Thus, the belief that the state does nothing to redistribute wealth is simply wrong. In fact, redistribution has been one of the key aims of all governments, Conservative and Labour, since the Sixties.
Taxes used to be raised purely for the purposes of running the operations of government, like the police, schools and defence.
But in recent years, the tax system, along with welfare benefits, has become a gigantic instrument of institutionalised social engineering, with a dramatic impact on our incomes.
Burden: Those who have relatively modest jobs such as working as a secondary school head or a GP, are in the group of earners paying the majority of Britain's tax
To take one example: according to the Office for National Statistics, the top 20 per cent in British society earned 16 times more in 2009/10 than the bottom 20 per cent, before any tax deductions or benefit handouts were taken into account.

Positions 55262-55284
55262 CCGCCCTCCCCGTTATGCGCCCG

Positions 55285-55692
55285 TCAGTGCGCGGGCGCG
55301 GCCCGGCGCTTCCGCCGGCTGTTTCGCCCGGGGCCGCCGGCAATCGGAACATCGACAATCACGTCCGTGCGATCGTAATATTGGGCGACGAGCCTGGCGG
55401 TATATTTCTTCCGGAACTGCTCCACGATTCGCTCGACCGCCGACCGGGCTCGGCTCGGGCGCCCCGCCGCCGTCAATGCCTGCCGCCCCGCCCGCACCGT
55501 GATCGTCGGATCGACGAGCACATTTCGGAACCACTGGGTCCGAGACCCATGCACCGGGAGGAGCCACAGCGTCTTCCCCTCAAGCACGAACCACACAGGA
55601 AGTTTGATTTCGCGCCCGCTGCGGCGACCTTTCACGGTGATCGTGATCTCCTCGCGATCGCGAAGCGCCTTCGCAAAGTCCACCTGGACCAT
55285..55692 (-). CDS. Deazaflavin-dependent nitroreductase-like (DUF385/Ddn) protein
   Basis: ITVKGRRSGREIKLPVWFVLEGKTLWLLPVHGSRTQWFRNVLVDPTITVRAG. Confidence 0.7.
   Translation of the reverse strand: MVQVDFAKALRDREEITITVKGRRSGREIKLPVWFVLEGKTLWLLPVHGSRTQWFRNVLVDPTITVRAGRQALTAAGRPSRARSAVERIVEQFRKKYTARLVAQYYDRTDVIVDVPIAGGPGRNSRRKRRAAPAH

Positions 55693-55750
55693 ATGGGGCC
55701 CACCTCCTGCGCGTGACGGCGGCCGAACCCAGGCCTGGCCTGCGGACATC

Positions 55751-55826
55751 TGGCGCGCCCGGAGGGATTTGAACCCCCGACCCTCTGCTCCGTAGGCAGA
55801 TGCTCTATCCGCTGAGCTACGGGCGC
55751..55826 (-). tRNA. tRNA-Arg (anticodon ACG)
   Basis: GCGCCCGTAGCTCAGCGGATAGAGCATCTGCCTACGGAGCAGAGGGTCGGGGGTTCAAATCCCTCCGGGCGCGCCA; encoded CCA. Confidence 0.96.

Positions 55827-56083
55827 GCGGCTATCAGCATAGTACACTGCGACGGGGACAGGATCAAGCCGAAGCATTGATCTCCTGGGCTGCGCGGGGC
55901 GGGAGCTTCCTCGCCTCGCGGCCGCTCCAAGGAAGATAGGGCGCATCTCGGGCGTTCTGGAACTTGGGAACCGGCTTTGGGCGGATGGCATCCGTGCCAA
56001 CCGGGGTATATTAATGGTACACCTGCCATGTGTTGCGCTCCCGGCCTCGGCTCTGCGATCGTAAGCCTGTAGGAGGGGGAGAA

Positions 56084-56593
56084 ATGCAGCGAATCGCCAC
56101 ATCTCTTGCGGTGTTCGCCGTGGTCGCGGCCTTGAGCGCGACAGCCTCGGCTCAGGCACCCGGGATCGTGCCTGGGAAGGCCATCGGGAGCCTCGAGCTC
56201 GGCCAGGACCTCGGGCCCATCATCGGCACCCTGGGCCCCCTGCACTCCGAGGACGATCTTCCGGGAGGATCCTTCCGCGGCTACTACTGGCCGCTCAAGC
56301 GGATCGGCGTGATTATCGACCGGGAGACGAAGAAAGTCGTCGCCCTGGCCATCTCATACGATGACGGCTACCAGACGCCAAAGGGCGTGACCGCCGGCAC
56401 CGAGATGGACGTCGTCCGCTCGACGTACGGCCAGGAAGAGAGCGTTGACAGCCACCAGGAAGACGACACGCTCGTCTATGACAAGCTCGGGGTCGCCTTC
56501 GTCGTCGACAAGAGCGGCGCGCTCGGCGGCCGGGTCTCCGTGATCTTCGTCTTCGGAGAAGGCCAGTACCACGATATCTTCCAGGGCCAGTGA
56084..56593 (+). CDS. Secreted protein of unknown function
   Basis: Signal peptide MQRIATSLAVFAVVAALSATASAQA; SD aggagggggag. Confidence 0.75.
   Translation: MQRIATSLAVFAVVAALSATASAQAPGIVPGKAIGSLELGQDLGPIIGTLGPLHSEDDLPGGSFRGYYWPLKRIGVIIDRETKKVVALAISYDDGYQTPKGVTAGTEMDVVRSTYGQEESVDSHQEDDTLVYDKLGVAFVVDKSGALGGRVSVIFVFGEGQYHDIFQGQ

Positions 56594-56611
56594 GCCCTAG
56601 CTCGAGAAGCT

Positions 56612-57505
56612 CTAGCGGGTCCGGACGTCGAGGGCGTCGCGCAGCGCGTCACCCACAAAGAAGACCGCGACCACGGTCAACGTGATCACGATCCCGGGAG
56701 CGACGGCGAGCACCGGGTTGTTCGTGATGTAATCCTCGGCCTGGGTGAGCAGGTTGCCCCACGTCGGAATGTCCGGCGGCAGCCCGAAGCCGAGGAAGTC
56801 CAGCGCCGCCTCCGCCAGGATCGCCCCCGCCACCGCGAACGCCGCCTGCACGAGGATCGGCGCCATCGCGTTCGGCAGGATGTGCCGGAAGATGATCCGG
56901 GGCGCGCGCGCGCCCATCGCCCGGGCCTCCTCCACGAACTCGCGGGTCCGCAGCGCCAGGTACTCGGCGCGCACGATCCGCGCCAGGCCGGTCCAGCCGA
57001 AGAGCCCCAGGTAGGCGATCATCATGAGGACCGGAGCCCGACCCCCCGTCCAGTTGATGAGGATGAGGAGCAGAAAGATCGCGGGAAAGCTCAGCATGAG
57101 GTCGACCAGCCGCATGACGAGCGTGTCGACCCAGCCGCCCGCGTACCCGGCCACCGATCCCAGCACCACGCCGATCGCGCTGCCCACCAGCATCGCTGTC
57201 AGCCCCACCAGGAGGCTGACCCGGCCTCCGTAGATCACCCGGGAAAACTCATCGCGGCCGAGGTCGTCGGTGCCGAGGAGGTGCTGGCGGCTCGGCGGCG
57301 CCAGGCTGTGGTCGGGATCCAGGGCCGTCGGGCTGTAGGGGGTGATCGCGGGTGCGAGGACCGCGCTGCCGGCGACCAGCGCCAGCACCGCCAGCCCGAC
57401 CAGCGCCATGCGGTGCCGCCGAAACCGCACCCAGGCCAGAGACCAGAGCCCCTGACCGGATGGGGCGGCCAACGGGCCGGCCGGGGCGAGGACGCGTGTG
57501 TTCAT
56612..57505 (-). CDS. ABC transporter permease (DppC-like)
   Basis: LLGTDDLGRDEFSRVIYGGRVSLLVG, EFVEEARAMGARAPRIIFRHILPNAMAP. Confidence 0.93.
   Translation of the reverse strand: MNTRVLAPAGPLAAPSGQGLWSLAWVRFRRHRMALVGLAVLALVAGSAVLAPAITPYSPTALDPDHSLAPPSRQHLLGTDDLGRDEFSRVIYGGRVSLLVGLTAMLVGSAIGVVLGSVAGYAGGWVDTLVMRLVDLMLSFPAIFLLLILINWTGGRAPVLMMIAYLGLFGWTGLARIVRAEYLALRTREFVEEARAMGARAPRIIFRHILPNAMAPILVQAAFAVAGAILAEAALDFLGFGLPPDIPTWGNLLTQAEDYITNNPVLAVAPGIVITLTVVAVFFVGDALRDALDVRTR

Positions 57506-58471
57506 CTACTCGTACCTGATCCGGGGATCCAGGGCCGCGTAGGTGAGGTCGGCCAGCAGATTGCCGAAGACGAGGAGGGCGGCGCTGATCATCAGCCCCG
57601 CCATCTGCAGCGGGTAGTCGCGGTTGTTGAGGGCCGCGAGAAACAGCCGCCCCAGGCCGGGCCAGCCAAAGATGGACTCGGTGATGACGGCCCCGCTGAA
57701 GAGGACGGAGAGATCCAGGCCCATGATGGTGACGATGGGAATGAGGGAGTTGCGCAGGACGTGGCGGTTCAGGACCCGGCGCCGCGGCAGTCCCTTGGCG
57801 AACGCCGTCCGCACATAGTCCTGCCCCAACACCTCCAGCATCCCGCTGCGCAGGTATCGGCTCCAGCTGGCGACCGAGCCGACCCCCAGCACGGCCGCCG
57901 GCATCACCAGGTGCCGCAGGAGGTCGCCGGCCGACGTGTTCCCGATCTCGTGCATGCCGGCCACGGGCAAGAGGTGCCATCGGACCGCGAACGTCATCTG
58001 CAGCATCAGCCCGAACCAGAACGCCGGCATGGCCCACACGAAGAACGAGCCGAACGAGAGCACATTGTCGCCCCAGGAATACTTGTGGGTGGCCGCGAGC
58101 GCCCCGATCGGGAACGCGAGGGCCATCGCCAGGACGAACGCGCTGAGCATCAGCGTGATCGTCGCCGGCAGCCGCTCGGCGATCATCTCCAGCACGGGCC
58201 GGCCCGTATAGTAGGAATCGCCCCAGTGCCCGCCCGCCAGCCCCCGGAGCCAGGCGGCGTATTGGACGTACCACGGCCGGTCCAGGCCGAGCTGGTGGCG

But once tax and benefits were included in the calculation, the earnings of the top 20 per cent were only four times higher than those of the bottom 20 per cent — a dramatic change.
Now some might welcome all this redistribution as part of the creation of a fairer society. But there are enormous problems with the process.
One is that the present tax and benefits system has become absurdly complex and bureaucratic, encouraging inefficiency and fraud. Most self-employed people, even on modest incomes, have to use accountants to handle their annual tax returns.
Moreover, the procedure of taking tax and giving benefits can become an exercise in pointlessness, especially for those in the middle.
If you earned £33,605 in 2009/10, the Government gave you £4,518 in cash benefits and took £12,686 in tax, leaving you with £25,437.
Absurd: The present tax and benefits system has become absurdly complex, which has encouraged fraudulent behaviour